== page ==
Kendra enjoyed being a Meals on Wheels volunteer. She hadn’t lived in the city long, and her freelance job kept her busy working from home. Meals on Wheels gave her a reason every day to get dressed, go outside, and talk to people.
She shared her usual route with Ryan, a beefy man with a rich round laugh and teeth that shone brightly against his brown skin. He was fond of telling stories, but as he told Kendra, it was far more important to listen. Particularly to their clients. “Some of them have family they haven’t seen in years. Some haven’t any family at all. For some, we are their family.”
So Kendra made a point of always listening. Saul Kensington liked to regale her with bawdy tales of his misspent youth, probably hoping to shock her. Phoebe Sutherland— Ryan always called her Miss Phoebe— talked about the doings of her plethora of nieces and nephews. A few clients were chronically grumpy, speaking only to complain. Kendra tried to give them a sympathetic ear anyway. After a few months, Kendra felt she knew her clients better than she knew the people she had grown up with.
Time had not been kind to the street. It had once been bustling and Victorian bourgeois elegant, but now the shop fronts that weren’t boarded up advertised mostly liquor, cigarettes, and lottery tickets. The rents weren’t quite cheap enough to attract the artists who were often the precursors to gentrification. At least three developers had drawn up grandiose plans to level the neighborhood in favor of some postmodern tribute to capitalism, but so far those schemes had gone nowhere.
There was one resident who caught Kendra’s eye. A tiny, elderly woman, hunched with age, whom Kendra sometimes saw walking a little dog up and down the block. Other times the woman could be seen through her window, gazing down at the street, one hand caressing floppy ears.
“Who is she?” Kendra asked Ryan. “She’s not one of our clients.”
“That’s Miz Richards,” Ryan said. “She’s lived in that apartment for almost 70 years now, ever since she was a little girl. I’ve tried to get her to sign up a few times, but she always refuses. Too proud, perhaps.”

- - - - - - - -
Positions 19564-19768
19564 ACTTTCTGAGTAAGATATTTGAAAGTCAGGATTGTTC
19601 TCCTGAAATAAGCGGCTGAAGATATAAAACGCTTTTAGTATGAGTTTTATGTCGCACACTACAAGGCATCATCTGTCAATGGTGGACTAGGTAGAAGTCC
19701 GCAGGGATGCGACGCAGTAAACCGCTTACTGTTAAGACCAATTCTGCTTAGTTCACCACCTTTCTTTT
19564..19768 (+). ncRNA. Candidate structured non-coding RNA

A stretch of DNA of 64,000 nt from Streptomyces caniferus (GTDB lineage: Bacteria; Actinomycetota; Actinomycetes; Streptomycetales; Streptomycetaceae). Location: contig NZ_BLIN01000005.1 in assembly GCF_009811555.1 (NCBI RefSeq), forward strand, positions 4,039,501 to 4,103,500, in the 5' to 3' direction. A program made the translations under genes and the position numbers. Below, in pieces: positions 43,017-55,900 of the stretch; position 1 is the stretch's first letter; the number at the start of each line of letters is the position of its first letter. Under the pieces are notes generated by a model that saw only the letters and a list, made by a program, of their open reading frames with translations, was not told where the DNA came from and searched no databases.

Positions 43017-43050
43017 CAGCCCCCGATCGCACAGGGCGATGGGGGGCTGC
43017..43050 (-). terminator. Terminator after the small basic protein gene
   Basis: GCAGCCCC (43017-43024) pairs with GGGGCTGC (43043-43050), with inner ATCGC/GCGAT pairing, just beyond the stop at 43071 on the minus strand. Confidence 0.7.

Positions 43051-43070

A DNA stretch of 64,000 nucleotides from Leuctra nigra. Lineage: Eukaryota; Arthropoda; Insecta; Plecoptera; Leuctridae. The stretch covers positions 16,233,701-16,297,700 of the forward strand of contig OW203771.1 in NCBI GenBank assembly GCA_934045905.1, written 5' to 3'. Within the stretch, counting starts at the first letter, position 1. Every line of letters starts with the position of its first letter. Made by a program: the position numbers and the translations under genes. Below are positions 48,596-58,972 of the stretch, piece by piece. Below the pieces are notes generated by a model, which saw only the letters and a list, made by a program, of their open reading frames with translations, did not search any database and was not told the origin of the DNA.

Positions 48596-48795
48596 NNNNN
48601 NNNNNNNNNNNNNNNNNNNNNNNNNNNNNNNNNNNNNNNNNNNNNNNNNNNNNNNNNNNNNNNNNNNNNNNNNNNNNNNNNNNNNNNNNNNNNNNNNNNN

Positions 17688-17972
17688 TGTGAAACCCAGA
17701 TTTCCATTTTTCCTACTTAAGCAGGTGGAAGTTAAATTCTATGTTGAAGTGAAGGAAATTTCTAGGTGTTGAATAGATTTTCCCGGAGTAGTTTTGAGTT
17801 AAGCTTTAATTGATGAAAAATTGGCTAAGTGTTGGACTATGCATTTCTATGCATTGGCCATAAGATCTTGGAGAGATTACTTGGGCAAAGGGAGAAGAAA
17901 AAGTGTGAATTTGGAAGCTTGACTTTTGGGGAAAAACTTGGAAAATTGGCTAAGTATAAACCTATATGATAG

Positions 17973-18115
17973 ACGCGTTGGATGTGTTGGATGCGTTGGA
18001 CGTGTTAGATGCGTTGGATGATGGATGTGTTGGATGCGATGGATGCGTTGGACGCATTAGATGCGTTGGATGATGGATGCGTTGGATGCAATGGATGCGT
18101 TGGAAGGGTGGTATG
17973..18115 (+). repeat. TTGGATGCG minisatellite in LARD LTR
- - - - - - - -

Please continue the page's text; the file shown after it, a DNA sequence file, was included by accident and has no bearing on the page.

“She looks lonely,” Kendra said.
“Honey, the only people ’round here who aren’t lonely are you and me, and that’s because we have so many of our friends to visit before the end of the day.”
One day Kendra was in that same building, trying to deliver a meal, only to be turned away by the man’s son, come to take him to Athens, Georgia, to die near his family. On impulse, with the meal in her hand, she knocked on Miz Richards’ door.
“Who is it?” called the voice from within.
“Ma’am, my name is Kendra. I’m with Meals on Wheels.”
The door cracked open slightly. “I don’t take Meals on Wheels.”
“I know that you’re not one of our usual clients, ma’am, but I happened to have an extra meal today and I wondered if you would like to have it. It would be a shame to let it go to waste.”
The old lady opened the door a little wider and Kendra saw her pet. “What a sweet little dog! What’s her name?”
“This is Greta. She’s been mine for a long time. Won’t you come in?”
It was that simple. A kindly face, a meal, and a dog with floppy ears. After that, Kendra managed to add Miz Richards to her regular route. Any time she got a chance, she would sit and listen for a bit to stories of the street from long ago, of neighbors long gone or dead, of the tiny boutiques and shops that once lined the street.
It wasn’t very long afterwards that when Kendra knocked, the only response was Greta whining and scratching at the door. Mindful of some of the stories she had heard from other Meals on Wheels volunteers, Kendra and Ryan called the building superintendent and asked to be let in for a welfare check.
It looked as though Miz Richards had died peacefully in her sleep, and not too long ago. Kendra made sure that Greta’s food and water bowls were filled as the men from the coroner’s office carefully removed the body.
One of the men asked if she was the next of kin.
“No, I volunteer for Meals on Wheels. She didn’t answer her door today— that’s why we called it in. She has some family, but I don’t know who they are or how to contact them.”
The building manager shrugged hopelessly at a lifetime of accumulated clutter. “All this is going to have to be cleared out,” he said. “I don’t have time to go through it all.”
“Do you mind if we look?” Kendra asked. He gave her a key, and told her they had until the end of the week.
She and Ryan spent a whole day looking through Miz Richards papers. The story they pieced together was a sad one. Her husband had died young. One son in prison, another had moved overseas. A daughter whose last Christmas card had been sent in 1995.
They finally found the name and address of a grandson. When called, he said he hadn’t seen his grandmother since she was a child. He hadn’t even known she was still alive. He had no opinion on what to do with Miz Richards belongings— couldn’t they take care of it? He did agree to take the coroner’s phone number and make arrangements.
Kendra ended up taking Greta home with her. The little dog sleeps at the end of her bed now. On rainy afternoons, Kendra will sit by her window, gazing down at the street, one hand caressing floppy ears.